Diaphragmatic endometriosis is when endometriosis tissue grows into your diaphragm. Endometriosis is usually painful and there are different types. Diaphragmatic endometriosis is actually quite rare though. 8 to 15 percent of women suffer from Endometriosis, yet of that small percentage, 0.6 to 1.5 percent suffer from Diaphragmatic endometriosis.
Symptoms of Diaphragmatic Endometriosis
As with all types of endometriosis, there is pain involved in diaphragmatic endometriosis. The pain may get worse if you cough or simply breathe.
You may experience pain in these areas:
The pain usually occurs around the time of your period. In very rare cases, it can result in a collapsed lung.
Women with diaphragmatic endometriosis may also suffer from pelvic pain.
If you experience pain in the pelvic area due to diaphragmatic endometriosis, you may experience these symptoms:
pain and cramps before and during your period
pain during intercourse
heavy bleeding during and between periods
What Causes Diaphragmatic Endometriosis?
It is currently unknown what exactly causes diaphragmatic endometriosis or any endometriosis for that matter. The most common conclusion is retrograde menstruation. Retrograde menstruation refers to a woman's menstrual blood flowing back into her body during her period. Sampson's theory proposes that when this occurs, the menstrual debris carries sloughed-off tissue from the endometrium, which is the lining of the uterus that sheds monthly.
However, it is reported that most women experience retrograde menstruation but not all develop endometriosis so the immune system is suspected to play a role.
Other contributors to endometriosis may include:
Cell transformation: cells affected by endometriosis respond differently to hormones
Genetics: endometriosis has been shown to go down the family tree
Inflammation: certain substances that have a role in inflammation are found in high numbers in endometriosis.
Fetal development: these cells may grow in different places since before birth.
How to diagnose Diaphragmatic Endometriosis
The symptoms for diaphragmatic endometriosis are not easy to determine. Often, it gets mistaken to be something else such as a pulled muscle. Endometriosis often gets discovered when a patient is undergoing surgery for something.
As usual, keep note of how this pain/discomfort feels around the time of your period. The most clearest sign of endometriosis is increased pain during these times.
If you suspect you may be having symptoms of endometriosis, conduct with your Doctor and seek their professional advice. An MRI can be a good test to undergo to determine whether you have endometriosis or not.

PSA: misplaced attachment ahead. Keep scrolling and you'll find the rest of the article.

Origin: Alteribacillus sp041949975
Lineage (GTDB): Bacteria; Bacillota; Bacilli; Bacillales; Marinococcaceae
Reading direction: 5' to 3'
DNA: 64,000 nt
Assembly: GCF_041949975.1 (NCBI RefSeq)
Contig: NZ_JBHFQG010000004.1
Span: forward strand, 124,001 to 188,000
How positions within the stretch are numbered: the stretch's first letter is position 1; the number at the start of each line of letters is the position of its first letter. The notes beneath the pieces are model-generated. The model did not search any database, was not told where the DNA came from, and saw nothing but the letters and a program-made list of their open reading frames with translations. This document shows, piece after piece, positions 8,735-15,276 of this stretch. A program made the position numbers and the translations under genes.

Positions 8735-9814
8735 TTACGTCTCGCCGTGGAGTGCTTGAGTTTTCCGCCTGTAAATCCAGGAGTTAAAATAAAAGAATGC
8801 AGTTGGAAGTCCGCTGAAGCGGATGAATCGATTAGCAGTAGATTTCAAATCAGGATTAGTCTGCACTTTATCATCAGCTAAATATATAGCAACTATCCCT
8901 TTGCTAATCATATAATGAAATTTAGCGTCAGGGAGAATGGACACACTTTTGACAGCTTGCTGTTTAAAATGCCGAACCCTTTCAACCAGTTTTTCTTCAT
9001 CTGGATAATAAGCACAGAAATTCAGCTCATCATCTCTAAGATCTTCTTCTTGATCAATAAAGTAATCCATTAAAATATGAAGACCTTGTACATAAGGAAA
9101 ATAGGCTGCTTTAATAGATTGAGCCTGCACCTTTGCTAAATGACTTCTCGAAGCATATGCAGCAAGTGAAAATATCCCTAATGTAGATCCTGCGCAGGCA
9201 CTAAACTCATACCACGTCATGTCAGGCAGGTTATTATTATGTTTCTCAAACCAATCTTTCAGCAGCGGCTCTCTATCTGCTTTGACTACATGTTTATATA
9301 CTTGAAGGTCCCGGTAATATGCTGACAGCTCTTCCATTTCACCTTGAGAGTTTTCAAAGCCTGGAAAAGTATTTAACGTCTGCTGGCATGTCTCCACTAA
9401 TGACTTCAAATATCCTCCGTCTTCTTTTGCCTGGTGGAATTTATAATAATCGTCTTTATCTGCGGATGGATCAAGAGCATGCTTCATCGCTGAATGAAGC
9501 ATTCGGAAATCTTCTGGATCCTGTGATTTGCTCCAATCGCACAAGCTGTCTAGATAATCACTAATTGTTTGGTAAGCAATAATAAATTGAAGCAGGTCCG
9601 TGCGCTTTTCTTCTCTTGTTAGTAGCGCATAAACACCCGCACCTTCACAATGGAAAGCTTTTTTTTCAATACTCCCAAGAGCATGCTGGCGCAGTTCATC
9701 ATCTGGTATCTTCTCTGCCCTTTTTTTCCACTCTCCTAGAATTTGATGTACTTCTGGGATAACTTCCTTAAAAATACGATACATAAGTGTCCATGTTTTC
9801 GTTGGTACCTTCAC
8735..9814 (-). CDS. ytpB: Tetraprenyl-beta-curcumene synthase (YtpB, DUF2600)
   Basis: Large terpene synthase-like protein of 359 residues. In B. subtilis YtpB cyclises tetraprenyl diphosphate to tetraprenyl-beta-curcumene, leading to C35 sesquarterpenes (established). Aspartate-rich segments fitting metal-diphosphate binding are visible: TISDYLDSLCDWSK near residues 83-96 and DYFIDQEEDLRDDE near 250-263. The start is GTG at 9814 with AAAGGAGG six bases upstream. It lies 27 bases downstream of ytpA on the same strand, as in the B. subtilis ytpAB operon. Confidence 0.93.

Often the best way to diagnose diaphragmatic endometriosis is with laparoscopy. This involves your surgeon making a few small cuts in your abdomen. A scope with a camera on one end is inserted to help your doctor see your diaphragm and find the endometrial tissue. Small samples of tissue, called biopsies, are usually collected and sent to the lab in order to look at these cells under a microscope.
What treatment options are available?
If you don’t have symptoms, your doctor might recommend that you wait to treat your endometriosis. Your doctor will check you regularly to see if symptoms develop.
If you do have symptoms, your doctor will likely recommend a combination of surgery and medication to help manage any symptoms you may have.
Surgery is the main treatment for diaphragmatic endometriosis.
Surgery can be done in a few different ways:
In this procedure, your surgeon makes a large cut through the wall of the upper abdomen and then removes parts of the diaphragm affected by endometriosis. In one small study, this treatment reduced symptoms in all women and completely relieved chest and shoulder pain in seven out of eight women.
For this procedure, your surgeon inserts a flexible scope and small instruments through small incisions in the chest to view and possibly remove areas of endometriosis within the diaphragm.
In this procedure, your surgeon inserts a flexible scope and small instruments into the abdomen to remove areas of endometriosis within the abdomen and pelvis. Your surgeon can also use a laser to treat tissue affected by endometriosis. Surgery may also be necessary to manage scar tissue formation, a common complication in endometriosis. New treatment approaches are often becoming available. Talk to your doctor.
If the endometriosis is in both your diaphragm and pelvis, you might need more than one surgery.
Medication for Diaphragmatic EndometriosisMedication is another option as well. Two types of medications are used to treat endometriosis: hormones and pain relievers.
Hormone therapy can slow down the growth of endometrial tissue outside the uterus which is the root cause of the pain and problem overall.
Hormonal treatments include:
birth control, including pills, patch, or ring
gonadotropin-releasing hormone (GnRH) agonists
danazol (Danocrine), now less commonly used
progestin injections (Depo-Provera)
Your doctor may also recommend over-the-counter (OTC) or prescription nonsteroidal anti-inflammatory drugs (NSAIDs), such as ibuprofen (Advil) or naproxen (Aleve), to control pain.
Complications of Diaphragmatic Endometriosis
Rarely, endometriosis of the diaphragm can cause holes to form in the diaphragm.
This can lead to life-threatening complications such as:
collapsed lung (pneumothorax) during your period
endometriosis in the chest wall or lungs
air and blood in the chest cavity
Having surgery to remove endometriosis within the diaphragm may reduce your risk of these complications.
Endometriosis of your diaphragm shouldn’t affect your fertility. But many women with this form of endometriosis also have it in their ovaries and other pelvic organs, which can cause fertility problems. Surgery and in vitro fertilization can increase your odds of getting pregnant.